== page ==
How to (Re)Start Doing Devotions

9010-devo-category-favorite-pastors.220w.tn I’ve been in conversation recently with a number of people who struggle with reading their Bibles or having daily devotionals/quiet times with God. I can certainly relate as it is something I struggled with for many years myself and on Sunday I shared with my small group that even though I don’t struggle with doing the actual devotions anymore because it’s become an ingrained habit, I still struggle at times to really apply what I am reading to my own life. Basically I’m saying there is a difference between READING the Bible and really meditating on it and marinating on it. I do the first quite well, the second is where I need improvement. If you are struggling with taking that extra time to reflect or if you don’t even know where to begin, here are a few quick ideas that I hope will help:

* Find a Bible that you like. I know this sounds cheesy, but I really think it’s important to find a version that you like. When I was a kid, I struggled with reading the Bible because I was trying to understand the King James. Now that I’m older, I love reading the Message and will reference it with the NIV, ESV, or NASB when I need to do more in-depth study on a passage.
* Find a place that you like. It doesn’t have to be special, but minimize as many distractions as possible. Although I read The Message from my phone, I do realize it’s a great distraction. It’s probably better to silence your phone and read an actual Bible so that you don’t venture onto Facebook or Instagram. Also, if you have young children, find a time when your house is relatively quiet. Other favourite places may include coffee shops or parks.
* Start with a small book. I’m an Old Testament scholar, but I will admit that the New Testament is far easier to read. If you haven’t read the Bible pick a small book like Mark or one of the Epistles. This will give you a sense of accomplishment because you’re far more likely to finish it in a week than if you tried Leviticus or 1 Chronicles (trust me, I’m reading the latter right now!)
* Be consistent. Growing up a lot of people tried to convince me that reading the Bible first thing in the morning is what Jesus would have wanted. That’s dumb. If you’re not a morning person, don’t read it in the morning, you won’t get anything from it. Consequently, don’t read it right before bed or you may find yourself the next morning with your head slumped over it.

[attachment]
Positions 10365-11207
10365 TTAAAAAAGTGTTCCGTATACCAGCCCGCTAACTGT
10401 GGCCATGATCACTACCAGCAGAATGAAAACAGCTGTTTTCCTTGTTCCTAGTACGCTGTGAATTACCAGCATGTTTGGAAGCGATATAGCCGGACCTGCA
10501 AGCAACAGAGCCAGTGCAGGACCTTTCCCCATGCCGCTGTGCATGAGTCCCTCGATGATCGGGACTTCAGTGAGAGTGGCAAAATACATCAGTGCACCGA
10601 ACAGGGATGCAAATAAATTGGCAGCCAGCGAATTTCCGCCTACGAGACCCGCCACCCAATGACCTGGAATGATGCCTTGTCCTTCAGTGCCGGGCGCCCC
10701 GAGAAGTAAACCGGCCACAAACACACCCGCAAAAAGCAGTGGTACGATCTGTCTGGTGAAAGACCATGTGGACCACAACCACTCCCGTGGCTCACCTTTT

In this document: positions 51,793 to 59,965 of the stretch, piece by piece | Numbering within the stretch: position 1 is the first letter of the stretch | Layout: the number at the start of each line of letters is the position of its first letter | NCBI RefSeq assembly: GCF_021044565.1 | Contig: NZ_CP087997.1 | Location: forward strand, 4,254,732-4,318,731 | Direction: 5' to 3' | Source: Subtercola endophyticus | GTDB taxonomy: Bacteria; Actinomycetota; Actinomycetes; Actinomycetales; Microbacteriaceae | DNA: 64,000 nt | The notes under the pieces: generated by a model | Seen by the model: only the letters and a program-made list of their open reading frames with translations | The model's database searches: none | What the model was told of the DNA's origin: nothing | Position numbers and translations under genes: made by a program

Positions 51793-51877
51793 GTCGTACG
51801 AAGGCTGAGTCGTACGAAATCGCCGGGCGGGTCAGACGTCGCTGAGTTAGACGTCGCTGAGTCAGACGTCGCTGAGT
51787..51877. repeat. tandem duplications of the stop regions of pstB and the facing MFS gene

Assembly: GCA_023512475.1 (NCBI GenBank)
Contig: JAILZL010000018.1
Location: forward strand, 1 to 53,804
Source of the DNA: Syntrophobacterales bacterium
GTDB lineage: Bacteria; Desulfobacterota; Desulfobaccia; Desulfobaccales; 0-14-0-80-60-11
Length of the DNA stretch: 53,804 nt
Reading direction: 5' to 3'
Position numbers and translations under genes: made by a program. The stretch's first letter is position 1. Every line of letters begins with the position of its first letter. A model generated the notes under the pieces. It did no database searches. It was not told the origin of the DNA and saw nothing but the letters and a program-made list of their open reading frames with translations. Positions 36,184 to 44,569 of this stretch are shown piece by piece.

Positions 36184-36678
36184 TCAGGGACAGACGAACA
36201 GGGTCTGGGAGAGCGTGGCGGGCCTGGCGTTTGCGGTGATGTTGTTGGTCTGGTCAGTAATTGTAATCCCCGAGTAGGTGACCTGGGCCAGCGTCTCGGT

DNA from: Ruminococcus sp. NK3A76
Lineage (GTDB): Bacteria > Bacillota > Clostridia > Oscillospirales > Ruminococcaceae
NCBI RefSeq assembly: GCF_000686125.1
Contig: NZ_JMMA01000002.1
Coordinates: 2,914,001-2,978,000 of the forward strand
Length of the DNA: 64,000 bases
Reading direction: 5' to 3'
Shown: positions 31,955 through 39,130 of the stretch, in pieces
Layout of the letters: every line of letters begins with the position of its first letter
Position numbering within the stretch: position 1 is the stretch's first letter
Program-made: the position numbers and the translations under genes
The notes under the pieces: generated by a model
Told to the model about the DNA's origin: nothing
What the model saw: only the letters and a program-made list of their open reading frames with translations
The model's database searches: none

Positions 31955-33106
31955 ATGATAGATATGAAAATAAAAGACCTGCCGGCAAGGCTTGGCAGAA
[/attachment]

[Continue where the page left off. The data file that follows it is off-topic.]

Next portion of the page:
* Don’t beat yourself up if you missed a day. Don’t try to read 10 chapters on a Saturday evening to make up for not reading all week. Be gracious with yourself. It’s not about legalism, but the Spirit behind the Law.
* Find an accountability partner. This works wonders. When I first tried to get back into reading the Bible (after years of having an inconsistent devotional life) I asked one of my friends if I could write to her weekly with a report. At first this was a necessary step and there were several weeks when I was tempted to skip, but because I didn’t want to disappoint her I went ahead. Now I’ve gotten to the point where I don’t need someone looking over my shoulder, but I still find it helpful to have people to discuss what I am learning with.
* Lastly, I realize that God gave me the incredible privilege of actually attending a Bible College. I know not many people have this opportunity, and therefore it might make certain passages confusing. What I would recommend is having some good study tools to use (many of which are online). I frequently will reference my Koine Greek or Hebrew Bible, but I also use commentaries, and study guides when needed. Don’t be ashamed if something makes absolutely no sense to you. Ask a pastor or strong Christian friend if they may have some resources they could lend to you or tell you about!

If you’d like to read more, check out this blog for some more hints and ideas: https://debdebbarak.wordpress.com/2014/08/21/i-cant-do-it-on-why-losing-weight-and-bible-reading-are-two-of-the-hardest-activities-in-life/

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